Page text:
The capstone moment for the novel’s faulting Mr. Bennet’s sarcasm and cynicism is when he is “proud” of Wickham, the man who seduced, then tried to abandon, and only married Lydia when Mr. Darcy intervened. Mr. Bennet says
[Wickham] is as fine a fellow…as ever I saw. He simpers, and smirks, and makes love to us all. I am prodigiously proud of him. I defy even Sir William Lucas himself, to produce a more valuable son-in-law.
Wickham is “valuable” to Mr. Bennet due to his contemptible qualities. (We see similar sarcasm and cynicism when he tells Elizabeth, earlier in the novel, that Wickham would jilt her “credibly”). Moreover, Mr. Bennet’s “impatience” to see Collins was frustrated when Charlotte married him. As Mr. Bennet’s “philosophy” relies heavily on others to “amuse” him, Wickham now satisfies the “impatience” that Mr. Bennet once had to see Collins, which is why he “defies” Sir William Lucas to “produce a more valuable son-in-law.” This “defiance” is not how “the true philosopher” finds happiness in life.
Now considering the motives of Mr. Bennet and considering Elizabeth and Jane’s silence about Wickham, Jane comes out on top, for she is the most unselfish of the three. Elizabeth glories in being right, while others could be fooled by Wickham, and Mr. Bennet wants a “valuable” son-in-law for his amusement. Additionally, blame is cast more on Mr. Bennet because his lack of parenting is largely responsible for Lydia’s situation. Had he intervened, Lydia never falls for Wickham.
The final philosophical breech between Elizabeth and her father is in chapter 57. Mr. Bennet’s belief is that what he and Elizabeth live for is to “make sport for our neighbours (sic), and laugh at them in our turn.” The context is that Mr. Bennet has received word that Mr. Darcy wants to marry Elizabeth. With usual sarcasm, he tells Elizabeth that Mr. Darcy only looks at women to see a “blemish” and probably never looked at Elizabeth in his life. Elizabeth, as she similarly did earlier in the novel, “force[d]” a “most reluctant smile.” Her father’s “wit” was not “agreeable” to her. That is when Mr. Bennet asks Elizabeth the above question, following his question by noting how Mr. Darcy’s “indifference” and Elizabeth’s “pointed dislike” make the whole idea of Mr. Darcy’s proposing “delightfully absurd.” Elizabeth “forces” out a laugh, and the chapter ends with Elizabeth questioning whether she had “fancied too much” in regards to marrying Mr. Darcy. Mr. Bennet unknowingly distresses his daughter, but he only believes Mr. Darcy to be “indifferent” because Elizabeth cynically said so throughout the novel; in a way, she gets a taste of her own medicine as her father “enjoys” the moment at her expense but assumes that she also shares in his “enjoyment.”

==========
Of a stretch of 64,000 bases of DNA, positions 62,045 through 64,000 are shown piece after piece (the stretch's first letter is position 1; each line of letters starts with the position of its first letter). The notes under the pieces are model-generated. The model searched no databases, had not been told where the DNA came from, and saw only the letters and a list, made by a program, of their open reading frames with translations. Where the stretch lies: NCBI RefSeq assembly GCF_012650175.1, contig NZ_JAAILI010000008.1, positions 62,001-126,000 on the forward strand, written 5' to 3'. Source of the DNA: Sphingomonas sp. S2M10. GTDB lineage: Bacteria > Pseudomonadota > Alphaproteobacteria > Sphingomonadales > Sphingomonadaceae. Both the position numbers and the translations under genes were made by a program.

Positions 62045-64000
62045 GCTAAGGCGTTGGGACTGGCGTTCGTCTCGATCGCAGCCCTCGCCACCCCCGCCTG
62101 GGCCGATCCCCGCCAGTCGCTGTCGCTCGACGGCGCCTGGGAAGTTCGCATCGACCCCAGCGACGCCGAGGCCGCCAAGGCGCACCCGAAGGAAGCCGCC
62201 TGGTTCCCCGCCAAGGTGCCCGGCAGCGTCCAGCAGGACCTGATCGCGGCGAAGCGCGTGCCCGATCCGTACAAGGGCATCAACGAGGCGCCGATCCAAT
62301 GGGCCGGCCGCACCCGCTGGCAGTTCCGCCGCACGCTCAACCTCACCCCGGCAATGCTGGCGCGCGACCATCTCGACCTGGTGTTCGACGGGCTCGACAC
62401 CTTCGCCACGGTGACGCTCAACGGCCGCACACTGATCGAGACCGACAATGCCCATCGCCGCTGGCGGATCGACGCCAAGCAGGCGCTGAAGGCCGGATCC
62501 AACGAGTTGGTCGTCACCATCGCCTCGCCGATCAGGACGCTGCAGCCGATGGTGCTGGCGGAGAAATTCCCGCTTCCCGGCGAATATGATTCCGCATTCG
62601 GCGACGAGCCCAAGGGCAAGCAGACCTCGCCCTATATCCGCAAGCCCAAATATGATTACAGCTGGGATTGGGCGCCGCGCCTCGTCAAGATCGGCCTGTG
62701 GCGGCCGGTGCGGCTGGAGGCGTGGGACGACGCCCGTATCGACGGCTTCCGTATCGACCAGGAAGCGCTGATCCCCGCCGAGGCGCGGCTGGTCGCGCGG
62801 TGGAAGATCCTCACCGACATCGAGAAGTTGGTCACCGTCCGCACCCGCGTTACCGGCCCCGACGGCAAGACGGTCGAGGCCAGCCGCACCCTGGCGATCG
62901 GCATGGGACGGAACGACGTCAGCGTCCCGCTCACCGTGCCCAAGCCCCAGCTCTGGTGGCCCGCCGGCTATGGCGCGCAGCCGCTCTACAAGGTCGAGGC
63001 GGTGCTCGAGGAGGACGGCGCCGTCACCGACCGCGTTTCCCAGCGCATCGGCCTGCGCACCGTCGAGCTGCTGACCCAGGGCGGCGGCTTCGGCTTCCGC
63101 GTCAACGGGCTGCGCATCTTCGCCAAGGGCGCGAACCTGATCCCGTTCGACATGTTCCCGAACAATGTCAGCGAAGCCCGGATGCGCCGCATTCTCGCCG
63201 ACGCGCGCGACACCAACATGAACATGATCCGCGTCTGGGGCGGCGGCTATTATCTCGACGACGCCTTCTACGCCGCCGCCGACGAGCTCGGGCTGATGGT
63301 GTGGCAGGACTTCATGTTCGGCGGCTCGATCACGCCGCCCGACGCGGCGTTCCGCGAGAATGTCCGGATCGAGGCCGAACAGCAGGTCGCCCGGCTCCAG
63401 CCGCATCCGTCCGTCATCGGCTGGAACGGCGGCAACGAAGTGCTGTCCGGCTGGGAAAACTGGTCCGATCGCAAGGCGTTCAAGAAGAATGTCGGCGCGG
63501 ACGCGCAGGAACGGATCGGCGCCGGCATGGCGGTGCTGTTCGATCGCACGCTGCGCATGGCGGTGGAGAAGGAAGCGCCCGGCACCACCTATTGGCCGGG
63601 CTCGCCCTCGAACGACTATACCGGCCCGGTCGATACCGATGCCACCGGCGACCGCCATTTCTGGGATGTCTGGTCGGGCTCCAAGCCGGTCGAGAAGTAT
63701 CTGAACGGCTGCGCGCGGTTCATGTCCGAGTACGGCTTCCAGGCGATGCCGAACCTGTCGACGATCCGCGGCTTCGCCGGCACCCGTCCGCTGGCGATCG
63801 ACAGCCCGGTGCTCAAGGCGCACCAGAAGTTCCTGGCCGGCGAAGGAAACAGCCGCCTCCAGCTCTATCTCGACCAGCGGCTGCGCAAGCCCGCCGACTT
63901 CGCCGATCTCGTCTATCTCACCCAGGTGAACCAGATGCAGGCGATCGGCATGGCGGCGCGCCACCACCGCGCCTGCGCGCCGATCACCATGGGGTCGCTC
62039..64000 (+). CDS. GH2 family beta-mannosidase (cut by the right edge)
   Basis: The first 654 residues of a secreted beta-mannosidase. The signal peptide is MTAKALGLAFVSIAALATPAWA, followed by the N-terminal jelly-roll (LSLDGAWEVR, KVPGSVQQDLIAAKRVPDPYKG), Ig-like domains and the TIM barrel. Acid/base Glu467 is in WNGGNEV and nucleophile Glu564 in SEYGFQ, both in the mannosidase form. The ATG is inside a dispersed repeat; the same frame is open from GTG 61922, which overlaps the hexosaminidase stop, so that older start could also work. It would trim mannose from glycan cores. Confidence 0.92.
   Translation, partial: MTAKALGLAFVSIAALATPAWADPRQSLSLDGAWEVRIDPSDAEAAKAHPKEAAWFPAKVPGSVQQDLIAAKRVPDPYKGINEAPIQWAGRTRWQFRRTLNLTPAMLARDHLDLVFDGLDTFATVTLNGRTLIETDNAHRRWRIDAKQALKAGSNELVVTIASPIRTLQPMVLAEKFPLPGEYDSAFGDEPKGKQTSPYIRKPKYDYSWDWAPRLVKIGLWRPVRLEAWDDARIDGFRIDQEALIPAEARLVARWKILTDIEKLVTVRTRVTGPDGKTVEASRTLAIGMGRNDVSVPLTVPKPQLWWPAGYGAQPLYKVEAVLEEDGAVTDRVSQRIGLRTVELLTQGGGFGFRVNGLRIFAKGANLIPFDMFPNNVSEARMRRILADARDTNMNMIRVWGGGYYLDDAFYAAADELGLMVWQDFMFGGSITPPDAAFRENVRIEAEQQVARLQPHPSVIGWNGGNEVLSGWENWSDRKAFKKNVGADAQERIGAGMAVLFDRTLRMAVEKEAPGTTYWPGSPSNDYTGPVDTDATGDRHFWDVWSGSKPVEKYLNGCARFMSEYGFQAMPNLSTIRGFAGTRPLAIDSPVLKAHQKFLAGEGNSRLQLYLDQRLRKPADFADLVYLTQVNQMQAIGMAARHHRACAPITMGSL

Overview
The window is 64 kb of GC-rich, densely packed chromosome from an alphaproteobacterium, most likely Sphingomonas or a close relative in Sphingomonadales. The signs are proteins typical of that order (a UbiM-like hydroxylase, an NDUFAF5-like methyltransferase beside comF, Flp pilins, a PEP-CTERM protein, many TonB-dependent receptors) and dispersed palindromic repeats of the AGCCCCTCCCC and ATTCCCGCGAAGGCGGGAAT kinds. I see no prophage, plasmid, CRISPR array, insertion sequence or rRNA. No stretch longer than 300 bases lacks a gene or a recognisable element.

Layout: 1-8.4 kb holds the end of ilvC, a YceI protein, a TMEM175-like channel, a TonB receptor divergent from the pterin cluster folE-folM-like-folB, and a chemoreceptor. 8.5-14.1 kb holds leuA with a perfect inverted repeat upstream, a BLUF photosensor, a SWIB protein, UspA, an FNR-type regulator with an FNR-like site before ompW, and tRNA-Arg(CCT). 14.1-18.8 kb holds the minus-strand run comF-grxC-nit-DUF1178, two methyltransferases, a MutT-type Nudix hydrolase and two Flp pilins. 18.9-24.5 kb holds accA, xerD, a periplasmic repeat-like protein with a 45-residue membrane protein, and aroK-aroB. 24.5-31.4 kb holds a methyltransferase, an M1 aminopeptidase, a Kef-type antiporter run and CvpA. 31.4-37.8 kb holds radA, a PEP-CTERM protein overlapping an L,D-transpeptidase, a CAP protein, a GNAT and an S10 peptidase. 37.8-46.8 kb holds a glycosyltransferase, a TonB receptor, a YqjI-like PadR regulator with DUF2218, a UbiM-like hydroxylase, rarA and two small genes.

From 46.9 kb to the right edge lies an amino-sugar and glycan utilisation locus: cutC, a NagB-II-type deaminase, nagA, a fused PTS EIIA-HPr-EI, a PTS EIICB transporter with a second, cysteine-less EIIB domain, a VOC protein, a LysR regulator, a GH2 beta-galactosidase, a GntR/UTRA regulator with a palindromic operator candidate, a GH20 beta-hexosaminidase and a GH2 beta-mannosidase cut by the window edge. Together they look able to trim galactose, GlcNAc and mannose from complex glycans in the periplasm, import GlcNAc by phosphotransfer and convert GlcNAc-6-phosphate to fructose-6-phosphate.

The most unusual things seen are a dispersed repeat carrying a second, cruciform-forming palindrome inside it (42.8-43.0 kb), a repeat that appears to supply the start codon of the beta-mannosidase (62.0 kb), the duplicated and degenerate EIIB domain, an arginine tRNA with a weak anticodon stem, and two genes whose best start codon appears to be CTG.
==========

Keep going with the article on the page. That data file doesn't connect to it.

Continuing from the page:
Shortly after this scene, Mr. Darcy proposes to Elizabeth, and they have a key conversation outlining their respective life philosophies. Elizabeth says that “we should only think of the past as its remembrance gives us pleasure.” This philosophy is not Jane’s benevolence and is not exactly naiveté, but it is similar in the way that it focuses on previous good moments in life and does not involve sarcasm and cynicism or her father’s life motto to “make sport” and “laugh” at neighbours. Furthermore, this philosophy is different from previous passages where Elizabeth dwelled on her errors. Mr. Bennet has also made mistakes, but his solution was to punish his wife with sarcastic remarks and neglect his other four daughters. Elizabeth chooses to put her errors behind her now and only “remember” what brings “pleasure.” Mr. Bennet’s “pleasure” is books and countryside; neither of those, while respectively good, involves caring for another person; instead, they involve isolating himself from others.